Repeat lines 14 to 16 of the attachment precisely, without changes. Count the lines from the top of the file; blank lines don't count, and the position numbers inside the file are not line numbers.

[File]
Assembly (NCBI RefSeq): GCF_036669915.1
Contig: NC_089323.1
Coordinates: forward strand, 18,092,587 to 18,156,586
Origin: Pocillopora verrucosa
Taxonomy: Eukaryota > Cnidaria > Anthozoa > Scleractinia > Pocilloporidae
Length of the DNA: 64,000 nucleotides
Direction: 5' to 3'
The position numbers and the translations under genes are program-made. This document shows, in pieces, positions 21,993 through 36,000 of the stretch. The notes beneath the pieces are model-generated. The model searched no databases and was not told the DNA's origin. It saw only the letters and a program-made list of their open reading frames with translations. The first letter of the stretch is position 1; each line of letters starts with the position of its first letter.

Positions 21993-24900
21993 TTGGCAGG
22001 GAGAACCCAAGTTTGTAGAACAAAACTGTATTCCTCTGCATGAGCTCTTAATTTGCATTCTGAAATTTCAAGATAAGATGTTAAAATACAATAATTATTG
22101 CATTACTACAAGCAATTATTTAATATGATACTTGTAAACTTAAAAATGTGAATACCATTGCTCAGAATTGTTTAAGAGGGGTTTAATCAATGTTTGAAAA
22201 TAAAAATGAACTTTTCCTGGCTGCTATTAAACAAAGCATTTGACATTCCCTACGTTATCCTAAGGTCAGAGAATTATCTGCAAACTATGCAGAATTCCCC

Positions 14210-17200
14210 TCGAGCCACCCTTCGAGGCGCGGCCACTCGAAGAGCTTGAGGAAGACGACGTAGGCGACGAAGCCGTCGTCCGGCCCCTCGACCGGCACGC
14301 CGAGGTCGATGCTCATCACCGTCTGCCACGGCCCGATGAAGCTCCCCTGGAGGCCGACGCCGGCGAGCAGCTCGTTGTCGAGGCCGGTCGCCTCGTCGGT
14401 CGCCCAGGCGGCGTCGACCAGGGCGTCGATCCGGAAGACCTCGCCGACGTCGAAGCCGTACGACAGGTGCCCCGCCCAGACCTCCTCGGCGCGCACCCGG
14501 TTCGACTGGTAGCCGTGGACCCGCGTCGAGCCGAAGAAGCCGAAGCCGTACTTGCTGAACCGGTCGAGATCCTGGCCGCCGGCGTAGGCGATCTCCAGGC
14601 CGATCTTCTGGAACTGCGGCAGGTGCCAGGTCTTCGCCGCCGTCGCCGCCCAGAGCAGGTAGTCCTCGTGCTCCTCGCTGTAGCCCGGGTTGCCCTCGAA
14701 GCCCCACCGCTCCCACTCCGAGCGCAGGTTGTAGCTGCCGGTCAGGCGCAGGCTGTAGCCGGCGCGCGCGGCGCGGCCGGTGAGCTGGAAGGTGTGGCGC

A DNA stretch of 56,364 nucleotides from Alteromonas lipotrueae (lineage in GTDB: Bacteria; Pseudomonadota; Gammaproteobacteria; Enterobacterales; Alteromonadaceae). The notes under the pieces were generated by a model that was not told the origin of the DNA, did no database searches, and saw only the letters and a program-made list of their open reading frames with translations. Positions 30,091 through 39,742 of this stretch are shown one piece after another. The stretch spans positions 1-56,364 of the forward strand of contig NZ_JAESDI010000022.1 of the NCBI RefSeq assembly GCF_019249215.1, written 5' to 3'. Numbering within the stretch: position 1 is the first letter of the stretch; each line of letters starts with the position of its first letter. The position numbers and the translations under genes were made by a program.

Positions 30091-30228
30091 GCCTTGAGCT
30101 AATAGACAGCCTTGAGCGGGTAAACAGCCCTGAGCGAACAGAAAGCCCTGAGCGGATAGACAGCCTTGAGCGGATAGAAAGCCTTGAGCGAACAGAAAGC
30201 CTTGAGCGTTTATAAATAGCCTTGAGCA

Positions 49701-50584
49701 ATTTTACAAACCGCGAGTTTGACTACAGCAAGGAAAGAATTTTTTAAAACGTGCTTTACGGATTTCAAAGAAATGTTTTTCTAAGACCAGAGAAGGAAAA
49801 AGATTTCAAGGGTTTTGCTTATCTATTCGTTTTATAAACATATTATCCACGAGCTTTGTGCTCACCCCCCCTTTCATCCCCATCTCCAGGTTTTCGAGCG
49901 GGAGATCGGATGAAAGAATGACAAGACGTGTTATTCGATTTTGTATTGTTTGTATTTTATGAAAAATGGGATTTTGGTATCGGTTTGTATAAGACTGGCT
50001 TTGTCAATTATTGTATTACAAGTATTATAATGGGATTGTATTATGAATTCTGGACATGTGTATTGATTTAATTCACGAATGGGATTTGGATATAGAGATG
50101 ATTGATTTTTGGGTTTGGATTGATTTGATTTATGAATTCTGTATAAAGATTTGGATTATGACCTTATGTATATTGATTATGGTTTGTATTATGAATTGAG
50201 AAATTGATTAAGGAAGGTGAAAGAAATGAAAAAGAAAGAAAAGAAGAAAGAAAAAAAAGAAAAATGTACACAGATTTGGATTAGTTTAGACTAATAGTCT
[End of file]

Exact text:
Positions 14210-17200
14210 TCGAGCCACCCTTCGAGGCGCGGCCACTCGAAGAGCTTGAGGAAGACGACGTAGGCGACGAAGCCGTCGTCCGGCCCCTCGACCGGCACGC
14301 CGAGGTCGATGCTCATCACCGTCTGCCACGGCCCGATGAAGCTCCCCTGGAGGCCGACGCCGGCGAGCAGCTCGTTGTCGAGGCCGGTCGCCTCGTCGGT